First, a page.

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Posts Tagged ‘national monuments’

Visiting America’s National Monuments, the Parks Less Traveled

Are you looking for new landscapes away from the crowds of the national parks? Are you seeking a more adventurous and out-of-the-beaten-path experience? If so, how about a visit to America’s national monuments? National monuments: what are they? Ask a person on the street to name a national monument, and you will probably hear about […]

Cotoni-Coast Dairies National Monument

In the early 2010s, I heard about a campaign to establish Cotoni-Coast Dairies National Monument. I was immediately intrigued. The land, located north of Santa Cruz and south of Davenport, would potentially become the national monument closest to my home in San Jose, CA. The conservationists, led by the Sempervirens Fund achieved their goal in […]

Thankful for our national monuments

I am thankful to still have my health, the support of my family, for the vaccine and with it the ability to gather together with all loved ones. I am thankful for the support I receive from you, my readers. There are, however, bigger things. On December 4, 2017, following a review, President Trump had […]

FLIP-MA?

“Flip-ma” is how you pronounce the acronym for the Federal Land Policy and Management Act (FLPMA) of 1976. Today marks its 45th anniversary. What is it, and why should we care? America’s public lands represent 640 million acres, managed by four different agencies. The oldest of them is the US Forest Service (USFS), established in […]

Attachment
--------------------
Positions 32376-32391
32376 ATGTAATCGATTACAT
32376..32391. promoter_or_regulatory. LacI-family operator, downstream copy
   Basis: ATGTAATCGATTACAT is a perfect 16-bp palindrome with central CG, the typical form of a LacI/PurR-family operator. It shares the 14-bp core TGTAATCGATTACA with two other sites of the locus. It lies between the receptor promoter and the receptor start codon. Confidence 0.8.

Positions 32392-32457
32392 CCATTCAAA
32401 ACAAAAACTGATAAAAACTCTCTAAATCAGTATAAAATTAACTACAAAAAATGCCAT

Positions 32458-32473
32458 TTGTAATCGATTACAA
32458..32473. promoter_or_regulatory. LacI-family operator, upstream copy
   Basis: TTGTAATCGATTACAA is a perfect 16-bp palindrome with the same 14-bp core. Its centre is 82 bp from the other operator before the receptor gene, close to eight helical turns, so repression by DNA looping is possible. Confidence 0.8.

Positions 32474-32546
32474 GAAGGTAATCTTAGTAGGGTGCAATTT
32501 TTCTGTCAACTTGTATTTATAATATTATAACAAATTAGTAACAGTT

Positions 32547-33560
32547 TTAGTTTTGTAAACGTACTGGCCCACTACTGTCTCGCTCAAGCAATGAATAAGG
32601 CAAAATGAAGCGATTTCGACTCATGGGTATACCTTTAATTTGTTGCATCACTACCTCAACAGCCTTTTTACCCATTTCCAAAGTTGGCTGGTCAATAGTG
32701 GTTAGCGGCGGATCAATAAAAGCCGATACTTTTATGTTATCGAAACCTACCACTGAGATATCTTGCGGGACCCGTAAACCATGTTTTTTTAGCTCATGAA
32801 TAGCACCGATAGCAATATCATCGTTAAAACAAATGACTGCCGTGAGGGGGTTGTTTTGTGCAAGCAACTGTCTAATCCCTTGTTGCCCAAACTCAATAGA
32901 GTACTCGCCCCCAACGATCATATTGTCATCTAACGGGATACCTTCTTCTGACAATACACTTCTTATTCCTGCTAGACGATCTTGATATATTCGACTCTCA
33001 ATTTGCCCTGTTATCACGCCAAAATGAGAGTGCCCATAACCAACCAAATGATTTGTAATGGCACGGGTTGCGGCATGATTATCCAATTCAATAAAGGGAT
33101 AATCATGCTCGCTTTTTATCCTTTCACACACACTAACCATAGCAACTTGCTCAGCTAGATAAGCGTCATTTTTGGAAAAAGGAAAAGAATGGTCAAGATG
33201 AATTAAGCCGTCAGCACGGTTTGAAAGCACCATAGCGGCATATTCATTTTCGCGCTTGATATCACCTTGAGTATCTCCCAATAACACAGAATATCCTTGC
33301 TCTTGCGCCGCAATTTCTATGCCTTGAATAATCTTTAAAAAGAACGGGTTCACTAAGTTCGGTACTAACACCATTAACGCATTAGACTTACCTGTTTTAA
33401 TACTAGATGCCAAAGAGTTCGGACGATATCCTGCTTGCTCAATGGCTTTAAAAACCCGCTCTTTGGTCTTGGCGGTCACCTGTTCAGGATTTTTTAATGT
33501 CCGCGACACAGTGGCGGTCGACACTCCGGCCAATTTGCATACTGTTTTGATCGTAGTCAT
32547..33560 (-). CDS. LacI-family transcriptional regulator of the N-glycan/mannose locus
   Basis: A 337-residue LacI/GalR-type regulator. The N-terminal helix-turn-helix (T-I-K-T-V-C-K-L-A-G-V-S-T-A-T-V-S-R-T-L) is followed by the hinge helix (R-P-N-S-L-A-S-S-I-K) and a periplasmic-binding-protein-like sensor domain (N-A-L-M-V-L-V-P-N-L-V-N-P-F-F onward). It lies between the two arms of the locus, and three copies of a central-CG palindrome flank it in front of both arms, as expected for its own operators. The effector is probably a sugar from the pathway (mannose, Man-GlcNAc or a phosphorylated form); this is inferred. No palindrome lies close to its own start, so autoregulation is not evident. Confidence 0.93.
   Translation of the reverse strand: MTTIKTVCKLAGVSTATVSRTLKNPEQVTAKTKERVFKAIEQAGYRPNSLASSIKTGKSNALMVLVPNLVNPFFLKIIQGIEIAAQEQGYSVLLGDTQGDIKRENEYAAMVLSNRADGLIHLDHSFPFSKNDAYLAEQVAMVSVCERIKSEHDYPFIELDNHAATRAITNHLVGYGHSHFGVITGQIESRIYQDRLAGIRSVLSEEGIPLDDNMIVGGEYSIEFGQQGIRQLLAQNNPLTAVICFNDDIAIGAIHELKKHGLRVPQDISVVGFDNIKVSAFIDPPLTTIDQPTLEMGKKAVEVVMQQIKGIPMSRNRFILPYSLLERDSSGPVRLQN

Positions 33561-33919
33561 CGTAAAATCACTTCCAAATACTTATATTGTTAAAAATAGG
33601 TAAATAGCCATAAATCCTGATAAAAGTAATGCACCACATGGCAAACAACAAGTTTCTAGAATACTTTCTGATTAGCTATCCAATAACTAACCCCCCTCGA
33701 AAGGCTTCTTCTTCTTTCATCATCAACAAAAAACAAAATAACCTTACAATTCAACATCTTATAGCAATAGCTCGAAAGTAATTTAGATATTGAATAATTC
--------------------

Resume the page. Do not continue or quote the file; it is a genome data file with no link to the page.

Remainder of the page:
Our National Monuments pre-order – National Public Lands Day

Last Thanksgiving, I announced a new book depicting all the national monuments subject to the review of 2017. We missed the initial target release date of National Public Lands Day today. However, I am pleased to confirm that Our National Monuments will be published on Nov 9, with a special pre-publication offer ending on that […]

Canyons of the San Gabriel Mountains

Part of Southern California‚Äôs transverse ranges running east to west, the San Gabriel Mountains are roughly divided into two parallel ranges. The front range in the south, culminating with Strawberry Peak (6,164 ft) and San Gabriel Peak (6,161 ft), borders the Los Angeles Basin. The back range in the north includes a chain of peaks […]

Carrizo Plain Beyond the Superbloom

Most people in California had not heard about the Carrizo Plain until the mid-2010s when media widely publicized the superbloom. This year, you’ll be lucky if you even see a few flowers. Due to scarce winter rains, in March the plain looked brown, instead of the green you’d expect in the spring. However, the area […]

Basin and Range National Monument Farewell

Days 14, 15 Shooting Gallery Basin and Range National Monument is located near the south edge of the Great Basin Desert. The detached Shooting Gallery Unit, about 8 miles west of Alamo, is the southernmost section of the monument. It is part of the Mojave Desert, as evidenced by strands of Joshua Trees growing there. […]

Mount Logan: The top of the Grand Canyon ecosystem

Day 13 Grand Canyon National Park sees crowds of 5 million visitors per year, but its unknown neighbor, Grand Canyon-Parashant National Monument, is a place of solitude. Protecting the entire Grand Canyon watershed, the monument extends from the rim of the Grand Canyon to forested mountains 8,000 feet high. In the southeast section of the […]

Around Vermilion Cliffs National Monument

Day 12 To rest my legs from hiking about 18 miles the day before, my plan was to spend a lot of time behind the wheel. I would circle Vermilion Cliffs National Monument (136 miles) and also reach two faraway Grand Canyon points, one at its very east at river level, the other at the […]